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Government selective about open data, says Hodge

Gill Hitchcock Published 06 November 2012

PAC chair Margaret Hodge says universal credit concerns mean government needs guts to publish MPA report

Margaret Hodge

The government remains selective about which data it chooses to make openly available, according to Margaret Hodge, the chair of the influential public accounts committee.

Speaking at a panel discussion about unlocking the potential of government data, Hodge praised the work of the Major Projects Authority (MPA) in examining the quality of ICT and other major projects as they go through government departments.

"But they can't publish their findings on whether the projects are at risk because it might be damaging to government," she told the discussion with representatives from EMC and right-wing tank Policy Exchange.

Asked by Government Computing whether the MPA's long-awaited report would be published, Hodge said probably not.

"The government needs a bit of guts to do it, and I think it would really help. I think that the project that is holding it back must be universal credit," she said.

"We had a session with Nick Macpherson, the permanent secretary at the Treasury, when we asked 'what's happening; is the Treasury trying to push back universal credit implementation?'

"I said 'is this true?' and there was about a minute's pause. I think he is bruised by the implementation of the tax credits system under the previous government."

Hodge told the meeting that transparency is vital for democracy, enables comparisons and should drive improvement in public policy. But, she said, that consistency in the application and usage of data is essential.

She pointed out that because of rules affecting the classification of data about academies and local authority schools, it is not possible to make a comparison between the value of investment per pupil in the two settings.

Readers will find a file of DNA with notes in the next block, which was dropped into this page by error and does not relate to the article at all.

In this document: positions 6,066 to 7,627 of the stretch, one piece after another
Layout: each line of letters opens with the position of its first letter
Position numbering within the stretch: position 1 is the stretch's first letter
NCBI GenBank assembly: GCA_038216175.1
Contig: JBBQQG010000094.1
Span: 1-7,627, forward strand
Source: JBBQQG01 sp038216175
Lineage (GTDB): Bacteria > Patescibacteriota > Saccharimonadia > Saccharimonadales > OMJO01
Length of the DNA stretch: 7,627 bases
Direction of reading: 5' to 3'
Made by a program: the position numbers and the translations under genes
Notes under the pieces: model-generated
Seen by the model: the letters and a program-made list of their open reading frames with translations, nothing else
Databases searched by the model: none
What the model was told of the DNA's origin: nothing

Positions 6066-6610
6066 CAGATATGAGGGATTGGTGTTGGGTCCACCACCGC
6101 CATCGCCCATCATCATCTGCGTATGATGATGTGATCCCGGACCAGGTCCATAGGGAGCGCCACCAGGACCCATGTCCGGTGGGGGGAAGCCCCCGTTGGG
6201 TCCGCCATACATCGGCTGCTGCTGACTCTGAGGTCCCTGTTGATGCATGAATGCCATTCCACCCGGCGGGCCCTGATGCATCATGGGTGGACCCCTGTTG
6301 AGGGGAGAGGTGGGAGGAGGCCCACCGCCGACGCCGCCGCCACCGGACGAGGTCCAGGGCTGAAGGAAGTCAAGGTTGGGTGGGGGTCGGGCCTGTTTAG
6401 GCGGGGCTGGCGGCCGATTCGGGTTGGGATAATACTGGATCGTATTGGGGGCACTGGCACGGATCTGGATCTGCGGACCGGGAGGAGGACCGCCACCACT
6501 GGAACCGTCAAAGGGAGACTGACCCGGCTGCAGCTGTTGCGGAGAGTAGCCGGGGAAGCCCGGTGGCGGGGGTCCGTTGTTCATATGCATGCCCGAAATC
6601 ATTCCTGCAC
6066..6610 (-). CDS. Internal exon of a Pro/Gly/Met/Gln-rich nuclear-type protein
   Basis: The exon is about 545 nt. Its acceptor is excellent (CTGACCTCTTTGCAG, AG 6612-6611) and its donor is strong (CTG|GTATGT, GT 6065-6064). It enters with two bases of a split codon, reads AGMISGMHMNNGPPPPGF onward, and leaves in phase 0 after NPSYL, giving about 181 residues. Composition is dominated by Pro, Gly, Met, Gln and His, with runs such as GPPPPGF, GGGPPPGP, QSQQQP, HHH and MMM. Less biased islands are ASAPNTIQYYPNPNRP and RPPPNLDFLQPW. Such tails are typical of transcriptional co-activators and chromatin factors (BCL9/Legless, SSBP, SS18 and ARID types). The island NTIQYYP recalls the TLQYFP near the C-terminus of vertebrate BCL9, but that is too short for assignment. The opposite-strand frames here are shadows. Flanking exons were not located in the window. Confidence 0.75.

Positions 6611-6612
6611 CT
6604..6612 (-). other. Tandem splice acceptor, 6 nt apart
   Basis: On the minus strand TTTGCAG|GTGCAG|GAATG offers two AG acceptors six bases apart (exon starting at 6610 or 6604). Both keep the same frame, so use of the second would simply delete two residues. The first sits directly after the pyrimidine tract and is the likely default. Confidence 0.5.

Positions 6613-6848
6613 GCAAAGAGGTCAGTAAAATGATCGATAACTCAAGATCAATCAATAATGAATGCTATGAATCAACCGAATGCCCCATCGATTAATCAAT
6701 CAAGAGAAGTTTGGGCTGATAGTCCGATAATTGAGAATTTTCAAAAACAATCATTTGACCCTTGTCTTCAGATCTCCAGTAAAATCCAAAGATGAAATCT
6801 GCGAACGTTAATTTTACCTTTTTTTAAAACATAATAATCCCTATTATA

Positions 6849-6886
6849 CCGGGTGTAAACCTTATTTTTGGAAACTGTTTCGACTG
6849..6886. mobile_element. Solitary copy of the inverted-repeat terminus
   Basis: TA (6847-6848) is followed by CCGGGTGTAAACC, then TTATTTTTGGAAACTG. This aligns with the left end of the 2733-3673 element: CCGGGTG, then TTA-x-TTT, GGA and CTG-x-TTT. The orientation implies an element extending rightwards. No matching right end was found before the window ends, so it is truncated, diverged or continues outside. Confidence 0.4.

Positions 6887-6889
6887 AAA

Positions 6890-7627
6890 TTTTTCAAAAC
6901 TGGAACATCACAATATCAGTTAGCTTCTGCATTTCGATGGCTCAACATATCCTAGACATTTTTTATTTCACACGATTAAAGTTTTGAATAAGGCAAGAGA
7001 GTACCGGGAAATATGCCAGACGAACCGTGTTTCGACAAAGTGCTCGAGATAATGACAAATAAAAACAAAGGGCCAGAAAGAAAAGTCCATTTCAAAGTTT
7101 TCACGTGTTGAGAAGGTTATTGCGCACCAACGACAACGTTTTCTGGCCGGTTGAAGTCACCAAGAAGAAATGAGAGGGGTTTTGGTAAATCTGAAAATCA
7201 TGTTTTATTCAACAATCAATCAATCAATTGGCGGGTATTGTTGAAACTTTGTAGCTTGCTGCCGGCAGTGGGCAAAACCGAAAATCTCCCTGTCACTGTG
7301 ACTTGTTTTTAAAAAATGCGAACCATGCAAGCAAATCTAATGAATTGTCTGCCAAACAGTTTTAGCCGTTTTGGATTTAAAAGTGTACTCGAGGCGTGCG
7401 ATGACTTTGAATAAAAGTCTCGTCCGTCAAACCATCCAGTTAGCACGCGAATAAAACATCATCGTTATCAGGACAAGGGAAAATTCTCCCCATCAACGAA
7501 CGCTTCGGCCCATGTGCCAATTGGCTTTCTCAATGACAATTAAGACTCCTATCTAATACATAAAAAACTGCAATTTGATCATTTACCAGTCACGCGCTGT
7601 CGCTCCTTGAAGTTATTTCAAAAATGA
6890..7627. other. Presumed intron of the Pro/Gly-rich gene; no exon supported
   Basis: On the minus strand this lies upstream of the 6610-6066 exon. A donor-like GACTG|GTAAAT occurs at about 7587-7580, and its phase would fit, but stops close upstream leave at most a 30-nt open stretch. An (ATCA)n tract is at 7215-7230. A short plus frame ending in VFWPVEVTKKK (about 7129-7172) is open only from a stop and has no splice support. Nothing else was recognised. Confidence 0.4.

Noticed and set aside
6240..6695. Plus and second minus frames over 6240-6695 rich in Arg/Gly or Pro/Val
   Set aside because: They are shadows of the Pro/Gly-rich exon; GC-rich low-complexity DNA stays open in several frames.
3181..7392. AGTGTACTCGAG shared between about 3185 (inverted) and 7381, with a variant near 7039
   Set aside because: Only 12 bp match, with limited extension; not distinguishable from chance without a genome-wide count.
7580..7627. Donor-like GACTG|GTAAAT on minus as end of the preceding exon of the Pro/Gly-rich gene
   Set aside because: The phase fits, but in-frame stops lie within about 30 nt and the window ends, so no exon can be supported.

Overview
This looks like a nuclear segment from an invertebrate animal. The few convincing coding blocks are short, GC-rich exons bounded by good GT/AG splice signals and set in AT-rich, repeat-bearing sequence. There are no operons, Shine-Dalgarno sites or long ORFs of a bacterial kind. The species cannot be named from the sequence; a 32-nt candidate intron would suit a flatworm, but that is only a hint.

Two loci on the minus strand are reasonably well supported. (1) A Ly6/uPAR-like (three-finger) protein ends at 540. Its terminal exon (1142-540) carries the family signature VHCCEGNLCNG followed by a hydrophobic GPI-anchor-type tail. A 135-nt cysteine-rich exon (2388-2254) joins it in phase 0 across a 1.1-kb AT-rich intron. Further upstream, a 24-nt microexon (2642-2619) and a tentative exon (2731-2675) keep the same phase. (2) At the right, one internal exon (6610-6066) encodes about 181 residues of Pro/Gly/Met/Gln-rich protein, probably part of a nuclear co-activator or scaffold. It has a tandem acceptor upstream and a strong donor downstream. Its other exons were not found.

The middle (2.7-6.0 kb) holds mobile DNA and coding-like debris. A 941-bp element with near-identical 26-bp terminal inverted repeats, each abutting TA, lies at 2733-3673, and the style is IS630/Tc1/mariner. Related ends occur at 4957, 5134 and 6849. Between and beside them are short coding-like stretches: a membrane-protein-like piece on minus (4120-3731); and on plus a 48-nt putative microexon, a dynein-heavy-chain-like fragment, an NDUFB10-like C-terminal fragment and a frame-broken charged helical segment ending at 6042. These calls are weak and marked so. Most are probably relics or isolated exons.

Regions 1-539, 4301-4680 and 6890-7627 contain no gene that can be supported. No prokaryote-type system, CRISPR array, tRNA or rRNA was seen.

In an effort to get rid of targets in adult social care, the government abolished the star rating system. She said: "If you look at which nursing home you should ensure your relative goes into, you now have no intelligent way of assessing the comparative quality."

Another problem, according to Hodge, is that "definitions change so quickly for all sorts of reasons, so that trying to use data to make sensible comparisons becomes extremely complex."

For example, further education is now defined by government as a private sector activity, and funding for academies has moved from local to central government, which makes comparisons over time very difficult.

Government is increasingly choosing to use private providers, but Hodge said it is difficult to access data through freedom of information provision or because of commercial confidentiality.

"I think the great issue there is that government still works too much in departmental silos." Hodge told the meeting.

"We can get such a poor decision in one department, which then impacts upon another. And it's deeply frustrating that we can't break down these departmental silos."

According to Hodge, the classic example is the Treasury which allocates budgets across departments, expects them to operate within those budgets, but does not share intelligence.

"The use of data should support government decisions, and help make informed decisions, particularly at a time of deficit reduction," she said.


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